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Statistical classification of vegetation and water depths in montane wetlands

April 1, 2013

Relationships between water depths and density of submergent vegetation were studied in montane wetlands using statistical techniques based on clustering and an extension of regression trees. Sago pondweed (Stuckenia pectinata) was associated with lower average water depths than water milfoil (Myriophyllum sibiricum). We detected a nonlinear relationship when average water depths were used to predict percent cover in S. pectinata, with depths of 30–40 cm, producing the highest predicted average percent cover of S. pectinata; higher and lower depths resulted in lower percent cover predictions. For M. sibiricum, higher water depths were monotonically associated with higher average percent cover. To foster more S. pectinata and less M. sibiricum, managers might employ water control structures to reduce water depths below 1 m, using both temporary drawdowns and average depths of 30–40 cm. Other species responded less markedly to water depth variation. Should decreased water depths become more common, these results suggest an increase in S. pectinata and a decrease in M. sibiricum.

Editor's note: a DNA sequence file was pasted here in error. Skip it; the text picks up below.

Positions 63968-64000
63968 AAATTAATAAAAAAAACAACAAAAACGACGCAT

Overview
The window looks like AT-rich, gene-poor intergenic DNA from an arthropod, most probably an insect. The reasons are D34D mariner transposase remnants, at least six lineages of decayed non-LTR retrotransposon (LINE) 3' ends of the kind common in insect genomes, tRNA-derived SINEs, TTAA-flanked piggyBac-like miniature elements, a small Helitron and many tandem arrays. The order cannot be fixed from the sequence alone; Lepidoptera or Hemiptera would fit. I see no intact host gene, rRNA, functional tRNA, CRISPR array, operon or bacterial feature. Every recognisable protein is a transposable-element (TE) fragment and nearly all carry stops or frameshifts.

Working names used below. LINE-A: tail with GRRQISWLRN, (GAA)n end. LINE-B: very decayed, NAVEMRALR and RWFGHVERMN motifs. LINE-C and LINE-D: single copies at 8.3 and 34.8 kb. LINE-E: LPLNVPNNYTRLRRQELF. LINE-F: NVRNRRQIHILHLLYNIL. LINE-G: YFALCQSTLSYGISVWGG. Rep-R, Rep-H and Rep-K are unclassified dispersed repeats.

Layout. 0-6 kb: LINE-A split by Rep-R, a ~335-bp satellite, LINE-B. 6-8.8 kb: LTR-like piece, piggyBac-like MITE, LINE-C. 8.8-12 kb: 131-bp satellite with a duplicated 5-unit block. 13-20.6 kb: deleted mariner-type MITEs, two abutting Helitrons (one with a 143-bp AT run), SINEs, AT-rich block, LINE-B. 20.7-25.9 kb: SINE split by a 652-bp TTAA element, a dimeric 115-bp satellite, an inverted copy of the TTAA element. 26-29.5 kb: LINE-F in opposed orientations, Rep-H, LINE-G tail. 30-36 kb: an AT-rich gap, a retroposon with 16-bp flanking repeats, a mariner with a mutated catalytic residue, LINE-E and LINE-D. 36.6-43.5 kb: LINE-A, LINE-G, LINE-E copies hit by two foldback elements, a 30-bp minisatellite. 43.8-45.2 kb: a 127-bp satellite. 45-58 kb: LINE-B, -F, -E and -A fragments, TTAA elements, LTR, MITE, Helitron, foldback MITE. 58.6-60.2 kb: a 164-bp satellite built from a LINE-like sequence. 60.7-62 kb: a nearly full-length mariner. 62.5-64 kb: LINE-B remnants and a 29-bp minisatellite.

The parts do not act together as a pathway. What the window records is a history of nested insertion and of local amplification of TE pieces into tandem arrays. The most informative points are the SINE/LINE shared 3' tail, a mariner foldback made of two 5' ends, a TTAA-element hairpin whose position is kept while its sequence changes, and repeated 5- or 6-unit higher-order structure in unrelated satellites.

Publication Year 2013
Title Statistical classification of vegetation and water depths in montane wetlands
DOI 10.1002/eco.1252
Authors Julia L. Sharp, Richard S. Sodja, Mark Greenwood, Donald O. Rosenberry, Jeffrey M. Warren
Publication Type Article
Publication Subtype Journal Article
Series Title Ecohydrology
Index ID 70046380
Record Source USGS Publications Warehouse
USGS Organization Northern Rocky Mountain Science Center